Java: Will you tune in?

Some industry observers aren't so sure Java can offer much for users who will buy set-top boxes to surf the Internet: These aren't savvy 'Netheads, but rather people who want to check out a few sites, write a couple of e-mails, and view TV programming -- that's about it, said several observers.

"People don't really care if they have Java on a set-top box," said Jolanda Goverts, an analyst at London-based Ovum Ltd. "Java is not a selling point in the residential market." The most important application for Internet TV is e-mail, and users don't want to do regular PC applications on their TV, she said.

"People won't sit behind their television and work on spreadsheets," Goverts said.

Even on a PC people aren't using full-blown Java applications, such as word processors, said Greg Blatnick, an analyst at Zona Research in Mountain View, CA. On a set-top box, users would be even less likely to run such applications, he said. Right now, Internet television users would just get to see spinning logos or ticker tapes if set-top browsers supported Java, since that is about all that is out there, he said.

While applets could enhance the television-based browsing experience, widespread availability of full-scale Java applications -- what the vendors are hoping will drive wide-scale adoption of set-top boxes -- is still a long way off, Blatnick said. Plus, it isn't even clear that set-top-box users care if they ever see an applet or use a Java application, he added.

While it's true that Java will give set-top-box operating systems access to more applications, what applications does a user want on a set-top box?, asked David Card, an analyst at IDC Link in New York.

As another challenge, hardware constraints in today's set-top-box designs make it nearly impossible today for users to download large Java applications -- mainly because the boxes have limited or no hard-drive space and little memory, both of which are needed to run Java applications. In addition, most set-top-box users currently are using 28.8Kbps modems to surf the Internet, and large applications coming over that bandwidth could take forever to load.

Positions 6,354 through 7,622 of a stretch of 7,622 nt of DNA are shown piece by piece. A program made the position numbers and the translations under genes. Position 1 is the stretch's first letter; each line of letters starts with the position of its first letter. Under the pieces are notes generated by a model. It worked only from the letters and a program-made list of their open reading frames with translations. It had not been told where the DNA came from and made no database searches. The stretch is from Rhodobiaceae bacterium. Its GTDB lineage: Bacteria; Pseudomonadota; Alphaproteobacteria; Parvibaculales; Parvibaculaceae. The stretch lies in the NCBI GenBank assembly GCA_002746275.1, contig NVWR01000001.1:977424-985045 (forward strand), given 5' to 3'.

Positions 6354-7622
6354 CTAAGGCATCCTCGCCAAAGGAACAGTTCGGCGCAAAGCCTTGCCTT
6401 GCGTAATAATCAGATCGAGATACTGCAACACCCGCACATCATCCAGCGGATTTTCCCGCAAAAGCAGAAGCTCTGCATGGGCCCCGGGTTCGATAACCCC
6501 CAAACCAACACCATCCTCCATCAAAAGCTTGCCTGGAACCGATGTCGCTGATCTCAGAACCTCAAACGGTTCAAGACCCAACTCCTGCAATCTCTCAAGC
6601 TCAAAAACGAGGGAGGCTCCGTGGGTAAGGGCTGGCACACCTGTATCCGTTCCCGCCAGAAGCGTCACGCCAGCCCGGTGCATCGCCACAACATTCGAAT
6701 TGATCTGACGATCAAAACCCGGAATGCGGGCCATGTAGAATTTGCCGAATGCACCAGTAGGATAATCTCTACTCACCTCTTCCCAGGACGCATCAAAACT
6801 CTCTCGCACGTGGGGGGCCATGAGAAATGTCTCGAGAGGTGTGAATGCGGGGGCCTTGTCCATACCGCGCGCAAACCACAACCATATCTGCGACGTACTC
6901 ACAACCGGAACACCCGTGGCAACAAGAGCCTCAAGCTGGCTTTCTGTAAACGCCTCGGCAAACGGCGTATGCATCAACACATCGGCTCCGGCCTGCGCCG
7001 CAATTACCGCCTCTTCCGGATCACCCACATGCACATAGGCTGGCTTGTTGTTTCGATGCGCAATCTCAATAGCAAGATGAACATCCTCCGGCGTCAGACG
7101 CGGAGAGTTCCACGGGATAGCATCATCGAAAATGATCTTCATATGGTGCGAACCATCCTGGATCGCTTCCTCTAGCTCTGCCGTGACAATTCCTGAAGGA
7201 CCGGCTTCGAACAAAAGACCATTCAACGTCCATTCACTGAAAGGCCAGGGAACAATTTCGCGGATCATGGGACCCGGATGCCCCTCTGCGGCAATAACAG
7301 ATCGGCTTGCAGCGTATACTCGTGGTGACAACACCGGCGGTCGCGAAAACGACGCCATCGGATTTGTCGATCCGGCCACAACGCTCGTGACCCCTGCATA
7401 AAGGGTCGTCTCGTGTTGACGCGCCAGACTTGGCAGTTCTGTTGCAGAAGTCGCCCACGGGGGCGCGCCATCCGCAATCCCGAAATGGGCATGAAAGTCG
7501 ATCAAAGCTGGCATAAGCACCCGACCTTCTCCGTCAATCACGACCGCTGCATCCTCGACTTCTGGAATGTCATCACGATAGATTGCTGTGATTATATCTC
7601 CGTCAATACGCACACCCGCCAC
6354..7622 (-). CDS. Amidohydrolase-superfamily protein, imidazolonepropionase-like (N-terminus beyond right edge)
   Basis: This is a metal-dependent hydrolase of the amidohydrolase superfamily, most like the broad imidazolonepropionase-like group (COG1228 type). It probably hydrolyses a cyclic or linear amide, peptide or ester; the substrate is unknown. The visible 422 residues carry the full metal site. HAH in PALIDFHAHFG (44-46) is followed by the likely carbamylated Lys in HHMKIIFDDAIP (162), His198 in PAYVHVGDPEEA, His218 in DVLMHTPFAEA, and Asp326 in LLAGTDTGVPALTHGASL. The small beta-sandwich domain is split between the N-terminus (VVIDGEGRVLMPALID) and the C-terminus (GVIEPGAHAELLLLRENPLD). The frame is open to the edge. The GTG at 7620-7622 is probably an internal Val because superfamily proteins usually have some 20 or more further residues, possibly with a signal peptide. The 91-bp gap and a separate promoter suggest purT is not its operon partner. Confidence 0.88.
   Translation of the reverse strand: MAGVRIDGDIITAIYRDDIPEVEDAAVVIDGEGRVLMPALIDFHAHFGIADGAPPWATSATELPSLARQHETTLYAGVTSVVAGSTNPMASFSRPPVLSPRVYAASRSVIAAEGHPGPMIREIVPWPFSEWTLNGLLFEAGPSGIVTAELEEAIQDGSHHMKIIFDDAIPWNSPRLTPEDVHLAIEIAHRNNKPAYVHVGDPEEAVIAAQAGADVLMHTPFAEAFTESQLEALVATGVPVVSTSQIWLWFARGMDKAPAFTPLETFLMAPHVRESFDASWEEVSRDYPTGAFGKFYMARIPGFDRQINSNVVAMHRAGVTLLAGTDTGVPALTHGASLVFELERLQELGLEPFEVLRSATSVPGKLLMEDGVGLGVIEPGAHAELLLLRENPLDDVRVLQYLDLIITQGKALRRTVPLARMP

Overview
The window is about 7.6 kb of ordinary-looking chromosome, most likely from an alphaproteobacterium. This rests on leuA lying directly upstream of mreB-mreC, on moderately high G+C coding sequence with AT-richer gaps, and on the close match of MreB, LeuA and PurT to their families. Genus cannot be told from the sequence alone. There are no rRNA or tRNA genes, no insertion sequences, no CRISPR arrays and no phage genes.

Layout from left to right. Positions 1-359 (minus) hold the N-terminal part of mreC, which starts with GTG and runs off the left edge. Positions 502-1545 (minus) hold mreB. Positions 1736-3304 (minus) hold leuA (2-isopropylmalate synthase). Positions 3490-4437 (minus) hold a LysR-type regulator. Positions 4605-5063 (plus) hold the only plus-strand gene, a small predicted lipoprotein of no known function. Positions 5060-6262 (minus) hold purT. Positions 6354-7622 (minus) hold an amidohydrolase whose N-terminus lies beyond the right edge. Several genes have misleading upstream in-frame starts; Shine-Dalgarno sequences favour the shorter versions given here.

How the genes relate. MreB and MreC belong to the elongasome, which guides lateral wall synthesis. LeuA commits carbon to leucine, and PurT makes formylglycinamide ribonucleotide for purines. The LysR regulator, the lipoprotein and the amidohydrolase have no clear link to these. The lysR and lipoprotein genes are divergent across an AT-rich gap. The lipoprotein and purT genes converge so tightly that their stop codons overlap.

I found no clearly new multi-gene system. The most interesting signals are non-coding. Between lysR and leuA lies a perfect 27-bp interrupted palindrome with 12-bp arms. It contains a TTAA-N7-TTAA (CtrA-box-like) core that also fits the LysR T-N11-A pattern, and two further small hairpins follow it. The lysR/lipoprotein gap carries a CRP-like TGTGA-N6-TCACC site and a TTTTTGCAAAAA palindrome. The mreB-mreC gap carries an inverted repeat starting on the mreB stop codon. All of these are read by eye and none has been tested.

"Java is not as small as Sun would have you believe," Card said. "It remains to be seen which Java applications will run on a TV set without more RAM or ROM or a hard drive," he said.

"The issue with Java is that it takes a serious amount of performance in hardware design to adequately run," agreed Blatnick. Memory and temporary storage would be required on the boxes, further pushing up costs, he said.

The whole idea of a set-top box is to make it really easy to use, without an array of unnecessary applications and available at a low price, Blatnick said. Java applications on your TV screen have the potential to be a great thing -- if hardware manufacturers find a way to install RAM and hard drives while keeping costs down, and if bandwidth issues are solved through the use of cable modems or other such technologies, he said.

However, content operators would have to find a way to make it easy for people to use Java applications -- maybe by pushing the applications to users when they click a button or something similar -- in order for Java to take off on a set-top box, Card said. The whole idea of a set-top box is an easy-to-use interface with managed content behind it, he said.

WebTV recently announced that its new WebTV Plus design will feature a hard drive, possibly in anticipation of its upcoming reliance on having Windows CE residing on the machine, and a 56Kbps modem. The current Acorn design doesn't include a hard drive, but it does include a standard 8 megabytes of RAM, which the company says is sufficient to run Java applications.